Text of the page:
Thursday, November 12, 2015
Integral Quality - Live at #AgileTD
Have we considered the ways that amazing things get created? Is it all an obvious need that just gets met, or does it happen because we notice something, and then we push forward because we believe in the cause and delivering something to meet a need. I think truly great initiatives start from the latter, and many times, I think serendipity has a lot to do with it as well.
Olaf asked us to say what we are grateful for through this conference. It would be too messy to do this in person, but there is something I can do, and I'll do it here :) :
Thank you, Madeleine Greip, and the Agile Testing Days organizers, for inviting me to speak at this wonderful event.
Thank you, Meike Mersche, for being a wonderful tour guide, showing me around Potsdam, and buying me Red Bull Cola, as well as being a bright and happy face to see every morning.
Thank you to each and every person who attended my talk, gave positive feedback, retweeted or wrote about what I said (especially Kim Knüp, who dedicated a full blog post of her own to my talk).
Thank you, all speakers, for your time and your talent and energy. You've given me so much to write about these past few days.
Thank you, Albert Gareev, for being my partner in crime and asking me to make 2015 a year of Accessibility, and challenging me to make it the primary focus of what I wrote and spoke about for the year. I have learned a lot because of that, and I think there's so much more we can do :).
Thanks to the readers of TESTHEAD, for being willing to follow along with me when I go on these mad dashes at conferences and posting a dozen or two posts in just a few days.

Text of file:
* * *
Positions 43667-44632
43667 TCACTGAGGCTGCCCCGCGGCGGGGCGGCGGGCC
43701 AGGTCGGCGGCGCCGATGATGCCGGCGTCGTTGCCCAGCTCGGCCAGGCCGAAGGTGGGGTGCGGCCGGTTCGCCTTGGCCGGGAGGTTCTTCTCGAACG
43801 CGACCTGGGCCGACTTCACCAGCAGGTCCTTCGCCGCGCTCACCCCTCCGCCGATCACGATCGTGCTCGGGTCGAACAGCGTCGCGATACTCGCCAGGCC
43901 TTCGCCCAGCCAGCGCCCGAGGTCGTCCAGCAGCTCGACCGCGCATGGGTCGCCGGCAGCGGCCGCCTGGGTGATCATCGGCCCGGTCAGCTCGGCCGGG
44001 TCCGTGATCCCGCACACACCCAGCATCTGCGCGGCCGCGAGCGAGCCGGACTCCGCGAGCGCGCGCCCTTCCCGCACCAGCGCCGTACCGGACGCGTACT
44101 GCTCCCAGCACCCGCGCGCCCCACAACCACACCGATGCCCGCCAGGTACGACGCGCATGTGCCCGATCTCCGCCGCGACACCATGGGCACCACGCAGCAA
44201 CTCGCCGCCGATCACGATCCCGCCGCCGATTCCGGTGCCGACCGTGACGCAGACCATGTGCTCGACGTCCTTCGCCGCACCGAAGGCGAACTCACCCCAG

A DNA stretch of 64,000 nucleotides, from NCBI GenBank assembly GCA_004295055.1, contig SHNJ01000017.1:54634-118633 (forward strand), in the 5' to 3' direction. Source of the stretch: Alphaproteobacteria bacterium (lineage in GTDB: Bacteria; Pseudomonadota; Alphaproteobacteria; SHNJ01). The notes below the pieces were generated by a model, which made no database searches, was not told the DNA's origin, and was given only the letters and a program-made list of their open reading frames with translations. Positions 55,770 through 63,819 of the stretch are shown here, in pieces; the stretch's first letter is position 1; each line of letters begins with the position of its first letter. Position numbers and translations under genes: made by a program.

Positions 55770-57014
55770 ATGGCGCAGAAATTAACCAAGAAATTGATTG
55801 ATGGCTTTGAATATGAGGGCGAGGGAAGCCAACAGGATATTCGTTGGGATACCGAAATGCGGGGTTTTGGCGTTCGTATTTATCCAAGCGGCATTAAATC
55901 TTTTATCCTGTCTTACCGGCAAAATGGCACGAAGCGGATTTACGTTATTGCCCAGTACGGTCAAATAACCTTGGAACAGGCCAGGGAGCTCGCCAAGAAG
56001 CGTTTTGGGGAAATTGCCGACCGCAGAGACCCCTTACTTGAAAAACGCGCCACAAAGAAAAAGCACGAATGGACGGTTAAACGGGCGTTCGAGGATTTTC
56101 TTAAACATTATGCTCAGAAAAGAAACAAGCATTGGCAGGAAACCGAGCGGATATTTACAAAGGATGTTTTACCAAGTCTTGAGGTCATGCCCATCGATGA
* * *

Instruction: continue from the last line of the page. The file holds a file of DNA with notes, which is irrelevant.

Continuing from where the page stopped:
One of the interesting comments Olaf shared was the idea that, if we remember back to The Matrix, there's a metaphor of a blue pill and a red pill. Blue pill means ignorance and just going with the flow. Red pill means waking up and seeing things as they really are, good and bad. Interestingly, when we have the ability to make choices, we tend to be solidly on the side of the option that gives us choice, and specifically those options that we genuinely understand what is happening.
"Options have value. Options expire. Never commit early unless you know why."
Quality is, frankly, a bizarre thing. It's not elegant and clean. In fact, quality is messy, nebulous, and wholly subjective. Jerry Weinberg's statement of quality is "quality is value to some person". With the number of persons out there, there are just as many definitions of quality as there are people to perceive it. Therefore, the first person who has to decide that quality is sufficient is me. Point blank, would I want to use the software I am testing? If so, why? If not, why not? If I have a steady litany of why not's, then I have a duty and obligation to voice those concerns, even if I may be the only person who recognizes them as such. In short, I have to know what I want first. From there, I need to know what the organization wants, and then I need to know what my customers want (and by that, I mean what all my customers want).
Human organizations have had several revolutions. First was the Tribal Revolution, followed by the Agrarian Revolution, then the Industrial Revolution, and currently the Information Revolution. If James Burke is right, we are in a period of transition, where what was once known and owned by an elite few, will be available to everyone. The bigger question is... what's next? What's the next big revolution? What will the new paradigm be when it comes? How will we fit in it (assuming it happens in our lifetimes)? We have a chance to shape that new future, and we have the opportunity to start with ourselves and our organizations. If we want to see change and better quality. Let's start with ourselves, and take it from there.